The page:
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Need some advice-wintering weak hive


#1

As most of you know I live in Montana. We have long winters with the potential for many days below zero. Of my two hives one definitely does not have the resources to make it thru the winter. Back in late July this hive finally had one deep brood box full so I added the second brood box. Combined with having the hive swarm they never filled the second brood box.

Since I truly only have one brood box with frames of honey, pollen, and brood should I consolidate the colony back to one deep? I have read that some winter bees in nuc boxes?

Could I put several deep frame feeders in the hive with sugar?

Any advice that can help me do my best to keep these girls alive thru the winter?


#2

That sounds like an excellent idea.

They do, but if your bees can occupy an 8-frame deep, I would do that. A nucleus will loose more heat through the walls (greater surface area to volume ratio), so one deep would be better than two nucleus boxes.

Not quite sure what you have in mind here, but I would certainly feed them if they are short of stores.

There are several helpful concepts, and they will apply to all of your hives, but will be particularly critical for this weak hive:

  1. Rusty Burlew has some comprehensive advice here:
    http://honeybeesuite.com/how-i-overwintered-ten-out-of-ten/
    Personally I wouldn’t open the screen of the bottom board, but she did it successfully for a few month, presumably to deal with any condensation. It seems that her husband (an energy conservation expert) persuaded her to close the screens back up during the winter. :wink:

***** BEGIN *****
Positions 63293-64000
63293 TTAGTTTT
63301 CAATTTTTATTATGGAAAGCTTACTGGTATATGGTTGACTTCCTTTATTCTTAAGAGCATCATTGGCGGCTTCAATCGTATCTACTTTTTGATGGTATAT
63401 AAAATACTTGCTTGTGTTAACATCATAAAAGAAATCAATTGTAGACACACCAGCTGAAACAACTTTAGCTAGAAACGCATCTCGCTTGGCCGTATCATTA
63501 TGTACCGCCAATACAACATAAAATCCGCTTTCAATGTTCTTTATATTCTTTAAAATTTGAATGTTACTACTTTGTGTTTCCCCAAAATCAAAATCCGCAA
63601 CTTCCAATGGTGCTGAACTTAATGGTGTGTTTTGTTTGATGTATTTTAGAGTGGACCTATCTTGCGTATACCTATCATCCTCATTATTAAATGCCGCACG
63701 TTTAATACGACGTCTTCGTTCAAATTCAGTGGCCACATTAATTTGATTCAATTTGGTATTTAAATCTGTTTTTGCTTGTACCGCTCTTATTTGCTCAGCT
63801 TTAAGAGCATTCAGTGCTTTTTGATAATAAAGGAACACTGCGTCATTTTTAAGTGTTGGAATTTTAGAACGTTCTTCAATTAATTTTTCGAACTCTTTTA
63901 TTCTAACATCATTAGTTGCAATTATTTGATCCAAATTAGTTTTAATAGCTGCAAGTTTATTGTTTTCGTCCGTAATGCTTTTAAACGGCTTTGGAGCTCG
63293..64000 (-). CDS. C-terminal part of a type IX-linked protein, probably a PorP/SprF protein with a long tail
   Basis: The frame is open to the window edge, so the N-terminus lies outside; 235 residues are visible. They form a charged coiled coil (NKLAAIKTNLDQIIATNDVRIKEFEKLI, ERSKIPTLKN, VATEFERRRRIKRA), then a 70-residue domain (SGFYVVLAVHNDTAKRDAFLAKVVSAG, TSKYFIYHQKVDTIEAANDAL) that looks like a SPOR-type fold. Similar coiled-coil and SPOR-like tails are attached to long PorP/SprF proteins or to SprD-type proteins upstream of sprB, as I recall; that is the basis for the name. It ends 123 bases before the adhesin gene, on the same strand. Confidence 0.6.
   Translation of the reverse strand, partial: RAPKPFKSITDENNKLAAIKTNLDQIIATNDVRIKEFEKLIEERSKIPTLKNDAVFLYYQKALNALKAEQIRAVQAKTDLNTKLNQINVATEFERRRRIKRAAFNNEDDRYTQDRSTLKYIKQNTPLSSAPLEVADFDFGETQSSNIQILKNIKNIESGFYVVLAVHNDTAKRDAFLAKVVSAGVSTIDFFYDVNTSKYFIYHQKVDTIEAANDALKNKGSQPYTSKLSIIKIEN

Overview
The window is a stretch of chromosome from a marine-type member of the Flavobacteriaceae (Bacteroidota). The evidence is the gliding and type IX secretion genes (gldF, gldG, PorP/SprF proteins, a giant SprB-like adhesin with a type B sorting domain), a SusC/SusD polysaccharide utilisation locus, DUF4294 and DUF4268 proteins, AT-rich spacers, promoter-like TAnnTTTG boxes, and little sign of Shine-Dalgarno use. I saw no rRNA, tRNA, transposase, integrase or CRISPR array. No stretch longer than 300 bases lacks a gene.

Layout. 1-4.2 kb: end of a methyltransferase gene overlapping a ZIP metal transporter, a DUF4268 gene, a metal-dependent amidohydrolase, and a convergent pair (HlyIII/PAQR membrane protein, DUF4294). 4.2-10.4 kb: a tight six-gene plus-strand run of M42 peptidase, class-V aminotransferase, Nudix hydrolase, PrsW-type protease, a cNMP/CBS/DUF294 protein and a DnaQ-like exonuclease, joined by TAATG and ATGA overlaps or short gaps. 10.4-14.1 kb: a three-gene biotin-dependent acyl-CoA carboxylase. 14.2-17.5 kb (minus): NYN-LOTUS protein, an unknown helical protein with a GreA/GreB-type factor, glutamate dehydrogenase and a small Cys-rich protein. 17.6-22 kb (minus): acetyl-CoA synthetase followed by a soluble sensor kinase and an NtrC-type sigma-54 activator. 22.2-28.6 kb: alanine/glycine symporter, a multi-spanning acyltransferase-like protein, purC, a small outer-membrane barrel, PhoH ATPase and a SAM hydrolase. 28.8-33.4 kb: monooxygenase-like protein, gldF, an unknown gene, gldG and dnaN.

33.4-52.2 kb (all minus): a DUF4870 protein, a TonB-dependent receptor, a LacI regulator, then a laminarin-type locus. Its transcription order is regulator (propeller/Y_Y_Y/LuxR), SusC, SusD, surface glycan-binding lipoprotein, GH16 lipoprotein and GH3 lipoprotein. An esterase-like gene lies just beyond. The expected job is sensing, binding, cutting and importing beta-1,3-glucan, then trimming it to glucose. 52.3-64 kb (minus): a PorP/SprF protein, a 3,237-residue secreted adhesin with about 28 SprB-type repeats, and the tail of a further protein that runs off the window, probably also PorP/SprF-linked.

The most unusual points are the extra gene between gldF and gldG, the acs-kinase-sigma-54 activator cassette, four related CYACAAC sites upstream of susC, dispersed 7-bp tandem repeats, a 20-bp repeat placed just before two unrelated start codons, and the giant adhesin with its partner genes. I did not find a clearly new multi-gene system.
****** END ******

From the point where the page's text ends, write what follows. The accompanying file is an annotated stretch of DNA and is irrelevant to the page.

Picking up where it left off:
2. In addition to a quilted roof, I would consider putting insulation around the outside of the hive. You can either buy this from a beekeeping supplier, or you can make your own by cutting rigid home insulation to shape: http://www.homedepot.com/p/R-Tech-2-in-x-4-ft-x-8-ft-R-7-7-Rigid-Foam-Insulation-310891/202532856
  3. Consider snow depth and how your bees will exit the hive for cleansing flights. You may want to put the hives under some kind of open sided shelter, if you have it available. If not, you will need to make sure that the hive entrances don’t get buried in snow.
  4. If you need to feed them all winter, switch from liquid food when the outside temperature is below 50F. Bees won’t take liquid when it is this cold. Consider using candy or dampened granulated sugar.

I am sure others will have great ideas and I look forward to reading them.


#3

As Dawn. I.e. I agree with Dawn
Don’t fill the void inside with frame feeders. The bees move along in winter from cell to cell and when the cell is empty that’s where they huddle down when not active. They won’t do that in a frame feeder. Candy is the way to go roll it thin, wrap it in heavy duty cling film, make a few slashes in it and lay it straight on the top bars. You may need a thin shim. Get yourself some of that ally faced insulation ( it’s called PIR) 50mm thick and put a layer on top of the crown board without any gaps. As Dawn says insulation all round is a good idea. A hive cosy of the same PIR as the top is easy to make. Wooden barbecue sticks to keep the thing rigid and some decent pva glue and lots of ally tape. You need to seal the inside joints to maximise the insulating potential. Again the tape is ok but I find silicone sealer from a gun easier to apply. I paint mine now as the sunshine strips the foil. Reduce your mesh bottom board by three quarters but don’t close it completely. Insulated like this there are no cold spots and no condensation.